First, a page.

Coronavirus: What's happening in Canada and around the world on March 3
Quebec loosening restrictions, advisory group recommends extending vaccine dose interval to 4 months
- Germany extends lockdown but sets out phased plan to relax more rules.
- U.S. President Joe Biden says decisions in Texas, Mississippi to end mask-wearing requirements amount to 'Neanderthal thinking'
- Quebec will lift some restrictions outside greater Montreal region after March break.
- National advisory committee recommends stretching interval between vaccine doses to 4 months.
- Health Canada allows Pfizer-BioNTech vaccine to be stored, transported at higher temperatures.
- An earlier end date for Canada's vaccination campaign is 'possible,' Trudeau says.
- COVID-linked deaths in Ontario top 7,000 as record-high number get vaccine shots.
- Ontario long-term care homes continue breaking COVID-19 safety rules.
- Have a question about the coronavirus pandemic? You can reach us at COVID@cbc.ca
Quebec is loosening restrictions around restaurants, gyms and places of worship, as well as shortening the province's curfew, in regions outside of greater Montreal starting next week.
Premier François Legault provided the update on COVID-19 restrictions at a briefing on Wednesday.
Starting next Monday, people living outside greater Montreal will be allowed to once again hit the gym, dine at restaurants and attend houses of worship, though physical distancing limits will apply. They will also be able to stay out until 9:30 p.m., rather than the current curfew of 8 p.m.
However, it will still be prohibited to have social visitors from another address, except for people who live alone.
The Montreal region will remain in the maximum red-zone alert level, as the health network there is still strained amid wider concerns about the rise of more contagious COVID-19 variants.
Quebec recorded 729 new cases of COVID-19 and 19 additional deaths on Wednesday. Hospitalizations in the province stood at 618, with 120 COVID-19 patients in intensive care.
Provincial data also showed 16,117 doses of vaccine were administered the day before, bringing the total number of doses that Quebec has administered since Dec. 14 to 472,710.
Changes to vaccine rollout
Across the country, just over two million doses have been given so far. On Wednesday, Prime Minister Justin Trudeau said Canada's vaccination campaign could wrap up before September — ahead of schedule — if the country secures the necessary shots and if there's a change in dosing timelines.
Later Wednesday, the National Advisory Committee on Immunization (NACI) updated its guidance on the maximum interval between doses of Pfizer-BioNTech vaccine, raising it from three weeks to four months.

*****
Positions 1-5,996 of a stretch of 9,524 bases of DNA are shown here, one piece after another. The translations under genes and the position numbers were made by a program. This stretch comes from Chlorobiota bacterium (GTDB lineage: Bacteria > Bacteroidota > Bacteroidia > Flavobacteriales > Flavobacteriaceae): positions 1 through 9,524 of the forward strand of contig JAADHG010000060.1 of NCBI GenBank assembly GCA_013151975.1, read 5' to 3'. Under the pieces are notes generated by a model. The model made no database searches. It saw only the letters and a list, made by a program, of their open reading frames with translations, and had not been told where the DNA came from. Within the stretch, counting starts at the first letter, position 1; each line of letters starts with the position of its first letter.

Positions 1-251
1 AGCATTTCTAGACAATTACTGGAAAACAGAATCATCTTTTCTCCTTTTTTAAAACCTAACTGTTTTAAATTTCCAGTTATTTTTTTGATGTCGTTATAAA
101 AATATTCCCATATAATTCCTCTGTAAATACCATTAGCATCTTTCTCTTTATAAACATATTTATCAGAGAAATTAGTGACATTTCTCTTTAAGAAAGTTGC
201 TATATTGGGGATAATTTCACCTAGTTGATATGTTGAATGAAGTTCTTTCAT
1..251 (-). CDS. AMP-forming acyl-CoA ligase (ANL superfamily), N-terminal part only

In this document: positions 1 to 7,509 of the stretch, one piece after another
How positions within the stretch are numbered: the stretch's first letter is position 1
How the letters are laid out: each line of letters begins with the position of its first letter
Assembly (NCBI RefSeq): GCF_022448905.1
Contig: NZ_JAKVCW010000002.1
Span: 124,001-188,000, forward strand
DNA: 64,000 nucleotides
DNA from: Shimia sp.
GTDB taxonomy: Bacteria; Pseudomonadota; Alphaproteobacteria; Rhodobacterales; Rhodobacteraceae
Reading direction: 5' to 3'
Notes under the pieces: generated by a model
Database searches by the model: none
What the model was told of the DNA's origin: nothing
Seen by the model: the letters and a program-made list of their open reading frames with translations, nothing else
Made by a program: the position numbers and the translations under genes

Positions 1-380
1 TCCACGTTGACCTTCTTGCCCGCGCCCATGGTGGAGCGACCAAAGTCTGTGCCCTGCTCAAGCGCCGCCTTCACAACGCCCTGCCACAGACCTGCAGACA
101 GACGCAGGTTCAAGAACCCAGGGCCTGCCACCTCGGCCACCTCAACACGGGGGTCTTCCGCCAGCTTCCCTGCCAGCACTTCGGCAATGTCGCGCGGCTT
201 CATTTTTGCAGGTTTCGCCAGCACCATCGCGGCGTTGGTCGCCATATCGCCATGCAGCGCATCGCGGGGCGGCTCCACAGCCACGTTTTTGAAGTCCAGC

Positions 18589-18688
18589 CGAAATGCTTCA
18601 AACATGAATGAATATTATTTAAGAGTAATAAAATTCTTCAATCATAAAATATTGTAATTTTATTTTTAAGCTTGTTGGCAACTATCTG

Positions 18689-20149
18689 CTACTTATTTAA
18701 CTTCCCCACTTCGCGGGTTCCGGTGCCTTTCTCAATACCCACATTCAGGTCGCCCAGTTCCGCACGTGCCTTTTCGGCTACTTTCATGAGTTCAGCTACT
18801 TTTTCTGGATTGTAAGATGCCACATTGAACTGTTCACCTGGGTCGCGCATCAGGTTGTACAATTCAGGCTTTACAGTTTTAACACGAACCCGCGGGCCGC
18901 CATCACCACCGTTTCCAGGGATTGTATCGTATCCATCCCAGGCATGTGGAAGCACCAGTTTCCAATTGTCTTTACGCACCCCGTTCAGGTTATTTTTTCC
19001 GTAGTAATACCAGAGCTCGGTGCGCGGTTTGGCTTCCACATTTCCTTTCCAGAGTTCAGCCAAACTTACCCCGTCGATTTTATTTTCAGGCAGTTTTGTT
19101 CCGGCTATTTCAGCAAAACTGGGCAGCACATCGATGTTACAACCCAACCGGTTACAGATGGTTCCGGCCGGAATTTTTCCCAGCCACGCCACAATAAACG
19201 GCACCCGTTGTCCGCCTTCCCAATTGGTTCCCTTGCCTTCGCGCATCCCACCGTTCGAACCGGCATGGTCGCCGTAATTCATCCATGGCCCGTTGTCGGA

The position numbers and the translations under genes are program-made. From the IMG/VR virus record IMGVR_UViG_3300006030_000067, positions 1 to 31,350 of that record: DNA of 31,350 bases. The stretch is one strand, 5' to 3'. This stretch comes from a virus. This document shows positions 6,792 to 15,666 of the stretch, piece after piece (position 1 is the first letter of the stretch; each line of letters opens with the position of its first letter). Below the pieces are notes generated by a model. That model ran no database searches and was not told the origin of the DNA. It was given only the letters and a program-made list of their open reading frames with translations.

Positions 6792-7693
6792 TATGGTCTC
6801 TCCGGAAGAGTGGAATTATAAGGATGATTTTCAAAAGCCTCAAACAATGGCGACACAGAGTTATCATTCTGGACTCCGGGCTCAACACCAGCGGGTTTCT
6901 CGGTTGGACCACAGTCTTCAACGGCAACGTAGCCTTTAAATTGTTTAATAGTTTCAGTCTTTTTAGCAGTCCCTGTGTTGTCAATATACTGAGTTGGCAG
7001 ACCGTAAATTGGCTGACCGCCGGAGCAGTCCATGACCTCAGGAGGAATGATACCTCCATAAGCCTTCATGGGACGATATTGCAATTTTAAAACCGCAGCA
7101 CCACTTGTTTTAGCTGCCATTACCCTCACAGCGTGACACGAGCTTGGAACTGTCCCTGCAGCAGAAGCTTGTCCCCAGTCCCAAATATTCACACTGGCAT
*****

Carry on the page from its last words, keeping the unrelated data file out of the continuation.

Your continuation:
It's a change that some provinces, notably B.C. and Quebec, have implemented already in order to give as many people as possible a first vaccine dose as quickly as possible.
WATCH | Trudeau comments on Biden's vaccine pledge:
"NACI recommends that in the context of limited COVID-19 vaccine supply, jurisdictions should maximize the number of individuals benefiting from the first dose of vaccine by extending the second dose of COVID-19 vaccine up to four months after the first," the committee said in a statement.
Trudeau's comments also came on the same day that Canada received its first shipment of the AstraZeneca-Oxford vaccine manufactured by the Serum Institute of India.
Our <a href="https://twitter.com/CanBorder?ref_src=twsrc%5Etfw">@CanBorder</a> officers welcomed the first delivery of <a href="https://twitter.com/AstraZeneca?ref_src=twsrc%5Etfw">@AstraZeneca</a> CoviShield vaccine doses this morning 🇨🇦 <a href="https://t.co/IlfrHFpIzs">pic.twitter.com/IlfrHFpIzs</a>—@BillBlair
Also Wednesday, Health Canada said it has authorized a submission from Pfizer-BioNTech to allow its COVID-19 vaccine to be stored and transported at standard freezer temperatures (between -25°C and -15°C) for up to two weeks instead of ultra-cold conditions.
"Vials stored at -25 C to -15 C for up to two weeks or transported at -25 C to -15 C may be returned one time to the recommended storage condition of -80 C to -60 C," Health Canada said in a statement announcing the change, which the department said follows a "thorough review" of Pfizer-BioNTech's submission.
While ultra-cold conditions are still recommended, the change allows for more flexible transportation and local re-distribution of the vaccine.
- From The Canadian Press, last updated at 6:15 p.m. ET
What's happening across Canada
WATCH | Some provinces won't give AstraZeneca to seniors, could change rollout plans
As of 6:45 p.m. ET, Canada had reported 875,564 cases of COVID-19, with 29,930 cases considered active. A CBC News tally of deaths stood at 22,105.
Ontario on Wednesday reported 958 new cases of COVID-19 on Wednesday and 17 additional deaths. Hospitalizations in the province stood at 668, with 274 COVID-19 patients in intensive care units.